Featuring Kristin Henn of Move Your Tale

Kristin Henn of Move Your Tale

Since way back in 2007, we here at LiveMom have been introducing you to local mamas (and papas) who are up to all kinds of interesting things. From teachers to local business owners to creatives to nearly anything in between, these peeps are part of our village. They also are part of the reason living in Austin and raising kids here is so darn cool.

Today, we introduce you to Kristin Henn, the founder of Move Your Tale, a resource for families and youth with an interest in storytelling, improvisation and performance. I first saw Kristin in action at the now-defunct Family Connections storytime (insert sad face here — not about Kristin, but in memory of FC) and she came into my son’s preschool classroom at the All Austin Coop as a special guest. After taking part in one of the What’s the Story Steve? Saturday improv shows for kids, I signed my son up for a Move Your Tale camp last summer. I was curious to get to know more about her, so thanks to Kristin for your willingness to answer our questions!

Kristin Henn of Move Your Tale

LiveMom: If you feel comfortable sharing, how many kids do you have? How old are they?

Kristin: Sure! I have two daughters – Margot is 8 and Charlotte is 11.

LiveMom: How did your career lead you to Move Your Tale?

Kristin: I’ve been involved in the performing arts since I was a little kid, and I decided to major in Theatre as an undergraduate. I continued through graduate school and focused on Creative Drama. My first professional job was actually as an academic advisor in The Department of Theater and Dance at UT, which gave me the chance to spend my time helping other creative folks determine how to navigate the arts world. That job was also where I first learned about improv. A number of the students who were undergrads in my department were very much into the local scene, and gave me a glimpse into the possibilities.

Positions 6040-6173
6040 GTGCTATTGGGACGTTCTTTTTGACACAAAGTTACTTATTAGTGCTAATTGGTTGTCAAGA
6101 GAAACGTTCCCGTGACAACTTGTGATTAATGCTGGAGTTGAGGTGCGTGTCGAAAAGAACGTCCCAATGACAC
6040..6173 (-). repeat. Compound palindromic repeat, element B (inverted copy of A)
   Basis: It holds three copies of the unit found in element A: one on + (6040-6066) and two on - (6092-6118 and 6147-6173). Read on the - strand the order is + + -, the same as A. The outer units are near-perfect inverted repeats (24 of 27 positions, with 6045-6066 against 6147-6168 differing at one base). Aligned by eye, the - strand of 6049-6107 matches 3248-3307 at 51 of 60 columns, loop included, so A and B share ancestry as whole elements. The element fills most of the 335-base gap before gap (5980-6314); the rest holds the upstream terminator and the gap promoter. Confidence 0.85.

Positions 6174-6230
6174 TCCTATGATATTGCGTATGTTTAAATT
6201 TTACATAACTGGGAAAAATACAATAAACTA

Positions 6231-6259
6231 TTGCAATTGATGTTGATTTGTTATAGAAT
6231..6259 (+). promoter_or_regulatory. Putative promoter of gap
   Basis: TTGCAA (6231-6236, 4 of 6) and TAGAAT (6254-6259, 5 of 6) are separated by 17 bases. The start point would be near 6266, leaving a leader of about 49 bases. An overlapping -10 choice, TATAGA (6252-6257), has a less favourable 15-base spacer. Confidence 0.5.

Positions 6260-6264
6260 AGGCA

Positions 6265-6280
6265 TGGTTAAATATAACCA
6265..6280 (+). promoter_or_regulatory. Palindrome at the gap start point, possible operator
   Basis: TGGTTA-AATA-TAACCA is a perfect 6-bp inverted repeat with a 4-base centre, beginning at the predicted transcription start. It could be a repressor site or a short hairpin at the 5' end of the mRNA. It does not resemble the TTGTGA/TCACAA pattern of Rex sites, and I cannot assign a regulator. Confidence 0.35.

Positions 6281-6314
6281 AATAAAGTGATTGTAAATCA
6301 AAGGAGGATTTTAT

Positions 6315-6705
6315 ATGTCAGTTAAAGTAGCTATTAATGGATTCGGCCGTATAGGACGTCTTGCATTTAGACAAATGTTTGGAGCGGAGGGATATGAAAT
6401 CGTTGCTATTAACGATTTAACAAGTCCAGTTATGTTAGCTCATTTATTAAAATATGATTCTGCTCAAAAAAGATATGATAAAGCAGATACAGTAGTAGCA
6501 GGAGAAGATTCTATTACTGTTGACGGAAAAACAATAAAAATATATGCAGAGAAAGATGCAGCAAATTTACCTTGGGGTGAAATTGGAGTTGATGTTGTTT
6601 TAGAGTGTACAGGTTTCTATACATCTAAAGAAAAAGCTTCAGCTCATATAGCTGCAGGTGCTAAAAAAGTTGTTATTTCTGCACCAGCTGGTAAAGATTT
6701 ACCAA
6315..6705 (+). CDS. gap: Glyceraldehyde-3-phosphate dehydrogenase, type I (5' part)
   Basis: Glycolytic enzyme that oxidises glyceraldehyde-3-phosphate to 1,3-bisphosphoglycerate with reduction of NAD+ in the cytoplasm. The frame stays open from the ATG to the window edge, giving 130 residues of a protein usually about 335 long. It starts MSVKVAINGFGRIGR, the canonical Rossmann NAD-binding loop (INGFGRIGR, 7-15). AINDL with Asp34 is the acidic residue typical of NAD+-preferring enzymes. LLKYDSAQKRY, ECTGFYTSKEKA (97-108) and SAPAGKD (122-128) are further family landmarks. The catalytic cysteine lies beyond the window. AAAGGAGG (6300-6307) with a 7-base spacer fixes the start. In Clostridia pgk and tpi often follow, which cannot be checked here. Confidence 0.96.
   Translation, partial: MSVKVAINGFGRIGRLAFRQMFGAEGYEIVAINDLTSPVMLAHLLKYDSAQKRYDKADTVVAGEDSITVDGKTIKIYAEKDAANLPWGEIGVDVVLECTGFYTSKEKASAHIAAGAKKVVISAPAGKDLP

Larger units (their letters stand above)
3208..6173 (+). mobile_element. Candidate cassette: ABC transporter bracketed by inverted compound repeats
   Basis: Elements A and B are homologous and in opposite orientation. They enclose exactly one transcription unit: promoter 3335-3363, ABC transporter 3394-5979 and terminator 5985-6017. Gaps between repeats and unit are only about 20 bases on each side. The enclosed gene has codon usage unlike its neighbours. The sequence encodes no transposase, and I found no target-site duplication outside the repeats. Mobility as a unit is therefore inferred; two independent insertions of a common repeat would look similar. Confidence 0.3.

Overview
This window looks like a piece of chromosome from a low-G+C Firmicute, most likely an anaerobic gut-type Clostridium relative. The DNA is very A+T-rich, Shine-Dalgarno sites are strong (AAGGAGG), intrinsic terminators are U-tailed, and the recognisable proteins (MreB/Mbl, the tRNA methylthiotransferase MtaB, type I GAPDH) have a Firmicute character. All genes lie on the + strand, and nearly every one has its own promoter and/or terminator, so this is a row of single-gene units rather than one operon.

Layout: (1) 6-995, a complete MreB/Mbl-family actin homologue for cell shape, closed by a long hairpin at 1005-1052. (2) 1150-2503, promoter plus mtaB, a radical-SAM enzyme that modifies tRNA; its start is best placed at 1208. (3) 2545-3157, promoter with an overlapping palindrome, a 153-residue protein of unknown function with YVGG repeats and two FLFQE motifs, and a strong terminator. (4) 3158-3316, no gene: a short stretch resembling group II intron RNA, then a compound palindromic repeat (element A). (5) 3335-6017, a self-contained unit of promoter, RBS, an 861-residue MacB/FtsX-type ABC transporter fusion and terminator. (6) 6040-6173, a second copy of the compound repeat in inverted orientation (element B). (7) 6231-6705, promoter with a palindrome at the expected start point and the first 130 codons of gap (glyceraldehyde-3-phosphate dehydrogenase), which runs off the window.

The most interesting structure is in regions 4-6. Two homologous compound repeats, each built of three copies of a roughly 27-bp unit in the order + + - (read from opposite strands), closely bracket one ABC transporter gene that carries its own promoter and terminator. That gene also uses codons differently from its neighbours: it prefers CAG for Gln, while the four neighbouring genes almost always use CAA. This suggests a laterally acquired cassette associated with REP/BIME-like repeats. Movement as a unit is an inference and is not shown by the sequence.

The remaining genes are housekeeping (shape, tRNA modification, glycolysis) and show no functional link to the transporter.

After my second daughter was born, I didn’t feel like I was giving my job at UT what it deserved, and decided I would take a year or two off to stay home. At some point, I started looking around for performing arts classes that they would enjoy. Most of what I found was either steeped in off-putting pop culture or meant paying a ton of money so your kid can be a nameless orphan in Annie. I just wanted my children to have the chance to feel confident about sharing their ideas and telling stories. Since then, I think things have changed for the better in Austin, but at that time I thought the best thing to do would be to organize my own classes that were child-centered, process-focused, early performing arts experiences. So I did. I started performing as a storyteller for kids at the same time. In 2009, I started to really long to get back onto the stage with other adult performers, and began taking improv classes at ColdTowne Theater. Almost immediately, the storytelling and creative movement work I was doing with MYT was influenced by the “just say yes” philosophy of improv. ColdTowne approached us in 2011 about merging our programs to create opportunities for youth at their theater. Thus, the beautiful Move Your Tale at ColdTowne Theater collaboration was born.

LiveMom: What benefits do you see in kids who participate in the performing arts?

Kristin: There is a huge range of benefits. Often, folks who have trouble with one-on-one interaction find that being on stage is liberating. This might be the result of performing as part of a supportive group, following an established format or having permission to be the center of attention.

For kids who are drawn to being the center of attention, the performing arts help one understand the importance of sharing the spotlight and choosing the right details to communicate. Self-confidence, timing, collaboration and risk-taking are other benefits that spring to mind.